The new Ballista branch, under the Bolter Specialization.

EToD New Rifle Branch

The new Rifle branch, under the Agent Specialization.

The first level is Specialization (level 15), the second level is Aspect (level 30), and the third level is Discipline (level 45). All tanks branch out from the Starter class, which has a one-handed weapon with one normal barrel (like's Basic Tank, but EToD-ized.)

  • Lancer: Sword fighter (Blade Melee)
    • Bastion: Guardian (Heavier Blade Melee)
      • Winged Hussar: Vigilance (Sustained-attack Melee Damage)
      • Paladin: Defender (Armor-based Melee Tank)
      • Buster: Focus (Heavy-weapon Melee Damage)
    • Akimblade: Sentinel (Two Melee Weapons)
      • Chainslayer: Combat (Pure-Offensive Melee Damage)
      • Serrator: Concentration (Piercing Melee Damage)
      • Switchblade: Warden (Longer Range/Sharpened Melee Damage)
  • Battlecaster: Arcanite (Hybrid Ranged/Melee)
    • Technoviz: Sage (Melee Minion with Strong Magic)
      • Witch Doctor: Balance (Debuff-based Damage)
      • Archmage: Telekinetics (Energy-based Magic Damage)
      • Visage: Seer (Light-based Magic Healer)
    • Cavelier: Shadow (Close-Quarters Combat with Magic)
      • Vantamilier: Infiltration (Stealth Damage)
      • Dracolier: Kinetic Combat (Earth-based Tank)
      • Virulier: Serenity (Leecher Damage)
  • Machinegun: Cannonneer (Ranged)
    • Chaingun: Vanguard (Ranged RoF)
      • Protector: Shield Specialist (Close-Quarters Ranged Hybrid Tank)
      • Paralyzer: Plasmatech (Fire-based Ranged Damage)
      • Sprayer: Tactics (Sustained Burst Ranged Damage)
    • Destroyer: Commando (Heavy Ranged)
      • Vulcan: Gunnery (Sustained Heavy Ranged Damage)
      • Annihilator: Assault Specialist (Heavy Explosive Ranged Damage)
      • Hybrid: Combat Medic (Multi-purpose Heavy Ranged Healer)
  • Repeater: Gunner (Focused Ranged Damage)
    • Gatling: Autogunner (Focused Burst Ranged Damage)
      • Threepeater: Sharpshooter (Extreme Focus Burst Ranged Damage)
      • Skimmer: Saboteur (Artillery Area Denial Ranged Damage)
      • Tetrashot: Multimaster (Medium Spread Ranged Damage)
    • Shikari: Hunter (Stacked Focus Ranged Damage)
      • Predator: Honer (Superstacked Focus Ranged Damage)
      • Bomber: Sawbones (AoE Ranged Damage/Healer)
      • Scattergun: Scrapper (High Spread Ranged Damage)
  • Pummeler: Warrior (Close-Quarters Melee)
    • Thrasher: Marauder (Close-Quarters Drone Melee)
      • Wrecker: Decimator (Multi-Drone Close-Quarters Damage)
      • Mauler: Eradicator (Higher Close-Quarters Damage)
      • Dasher: Ferocity (Gap Closer Close-Quarters Damage)
    • Smasher: Juggernaut (Heavier Cl(ose-Quarters Melee)
      • Megalith: Immortal (Deadly Close-Quarters Tank)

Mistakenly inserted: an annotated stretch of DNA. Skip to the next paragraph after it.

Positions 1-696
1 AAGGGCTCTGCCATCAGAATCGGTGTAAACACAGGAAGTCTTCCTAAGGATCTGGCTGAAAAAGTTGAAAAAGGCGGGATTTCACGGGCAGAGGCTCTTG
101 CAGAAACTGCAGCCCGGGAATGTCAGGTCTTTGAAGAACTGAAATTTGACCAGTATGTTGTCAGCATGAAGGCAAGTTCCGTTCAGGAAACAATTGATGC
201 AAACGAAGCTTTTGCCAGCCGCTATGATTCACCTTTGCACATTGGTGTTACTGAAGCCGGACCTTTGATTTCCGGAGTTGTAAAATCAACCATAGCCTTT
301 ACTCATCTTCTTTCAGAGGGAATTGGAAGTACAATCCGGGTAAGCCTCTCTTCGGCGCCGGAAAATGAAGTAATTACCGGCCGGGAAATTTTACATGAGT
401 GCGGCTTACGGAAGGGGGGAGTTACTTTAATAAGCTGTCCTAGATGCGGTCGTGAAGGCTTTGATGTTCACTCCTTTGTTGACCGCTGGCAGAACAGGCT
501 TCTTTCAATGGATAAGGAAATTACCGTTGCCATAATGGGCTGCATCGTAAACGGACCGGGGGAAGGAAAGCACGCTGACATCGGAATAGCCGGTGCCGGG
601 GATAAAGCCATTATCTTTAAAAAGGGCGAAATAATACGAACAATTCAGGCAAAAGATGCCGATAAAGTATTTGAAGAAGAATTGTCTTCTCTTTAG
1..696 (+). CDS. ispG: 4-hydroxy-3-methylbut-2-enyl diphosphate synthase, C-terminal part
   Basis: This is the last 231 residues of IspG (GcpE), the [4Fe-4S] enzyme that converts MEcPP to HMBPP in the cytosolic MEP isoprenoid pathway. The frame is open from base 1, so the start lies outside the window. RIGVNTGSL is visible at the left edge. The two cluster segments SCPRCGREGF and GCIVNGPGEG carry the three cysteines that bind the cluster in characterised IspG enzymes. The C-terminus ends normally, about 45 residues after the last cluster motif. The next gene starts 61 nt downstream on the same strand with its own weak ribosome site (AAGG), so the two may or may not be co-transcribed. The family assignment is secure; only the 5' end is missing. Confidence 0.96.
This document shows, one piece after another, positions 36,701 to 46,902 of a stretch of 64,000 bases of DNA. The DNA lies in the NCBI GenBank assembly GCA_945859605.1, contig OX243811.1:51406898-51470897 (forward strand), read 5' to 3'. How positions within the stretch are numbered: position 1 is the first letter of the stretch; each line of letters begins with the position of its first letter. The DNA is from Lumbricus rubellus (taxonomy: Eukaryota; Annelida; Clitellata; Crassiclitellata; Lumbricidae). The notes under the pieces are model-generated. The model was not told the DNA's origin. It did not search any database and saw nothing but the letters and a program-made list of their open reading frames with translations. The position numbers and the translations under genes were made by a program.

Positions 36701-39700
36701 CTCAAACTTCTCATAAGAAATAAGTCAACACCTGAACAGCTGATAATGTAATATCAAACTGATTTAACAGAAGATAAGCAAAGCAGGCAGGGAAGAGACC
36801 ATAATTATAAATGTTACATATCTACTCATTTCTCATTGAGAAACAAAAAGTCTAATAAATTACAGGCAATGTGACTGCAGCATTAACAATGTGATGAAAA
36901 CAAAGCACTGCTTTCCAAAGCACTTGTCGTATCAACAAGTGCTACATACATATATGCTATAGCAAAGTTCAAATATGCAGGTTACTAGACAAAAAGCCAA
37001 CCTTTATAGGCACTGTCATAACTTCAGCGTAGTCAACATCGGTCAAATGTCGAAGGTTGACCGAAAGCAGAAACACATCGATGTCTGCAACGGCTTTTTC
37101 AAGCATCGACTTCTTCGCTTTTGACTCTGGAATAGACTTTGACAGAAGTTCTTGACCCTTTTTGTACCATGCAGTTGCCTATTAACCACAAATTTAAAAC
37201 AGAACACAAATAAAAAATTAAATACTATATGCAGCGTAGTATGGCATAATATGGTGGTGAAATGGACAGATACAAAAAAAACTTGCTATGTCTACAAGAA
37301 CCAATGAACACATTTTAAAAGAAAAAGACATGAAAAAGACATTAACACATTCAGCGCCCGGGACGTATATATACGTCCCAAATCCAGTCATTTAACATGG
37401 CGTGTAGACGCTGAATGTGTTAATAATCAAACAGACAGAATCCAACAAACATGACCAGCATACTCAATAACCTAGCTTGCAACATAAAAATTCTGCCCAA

• Basher: Avenger (Shielded Close-Quarters Damage)
      • Graviton: Berserker (Gravity Pull Close-Quarters Damage)
  • Chain Summoner: Swarm Striker (Drone Ranged)
    • Vizier: Minionmaster (More Drones Ranged)
      • Overlord: Madness (Stronger Drones Ranged)
      • Necromancer: Corruption (Additional Drones Ranged)
      • Sw4rmst0rm: Tempest (Hive-swarm Drone Ranged)
    • Piledriver: Staffmaster (Staff Melee)
      • Axecalibur: Bulwark (Heavy Staff Tank)
      • Pikejector: Inception (Buff Staff Damage)
      • Pincushion: Synergy (Spike Staff Damage)
  • Ballista: Bolter (Piercing Ranged)
    • Triplista: Ordnance (Additional Piercing Ranged)
      • Quintilista: Bodyguard (Piercing Healer)
      • Flamethrower: Innovator (Piercing AoE Damage)
      • Missilista: Arsenal (Homing Piercing Damage)
    • Griever: Gripper (Grappling Ranged)
      • Shredder: Sangotech (Debuff Grappling Damage)
      • Grappler: Protopoker (Multi-Grappling Damage)
      • Lurker: Shield Claw (Grappling Tank)
  • Rifle: Agent (Long-Range)
    • Ranger: Sniper (Long-Range)
      • Falcon: Marksmanship (Ultra-Accurate Long-Range Damage)
      • Automner: Engineering (Multi-shot Long-Range Damage)
      • Stalker: Virulence (Extreme-Range Damage)
    • Trapper: Operative (Defensive Traps)
      • Minelayer: Concealment (Thorn Landmine Damage)
      • Constructor: Genesis (Turret Defensive Healer)
      • Claymore: Lethality (Debuff Traps Damage)


  • This page pretty much turned what EToD used to be on its head in terms of the base mechanics and turned it into something closer to most MMOs, while still retaining the art style and some mechanics of
  • The functionality of Prophets can't be carried over into the new class system mainly because my head couldn't make any sense of how Cult conversion would work in the Realm. Thus, they remain restricted to Arena gamemodes.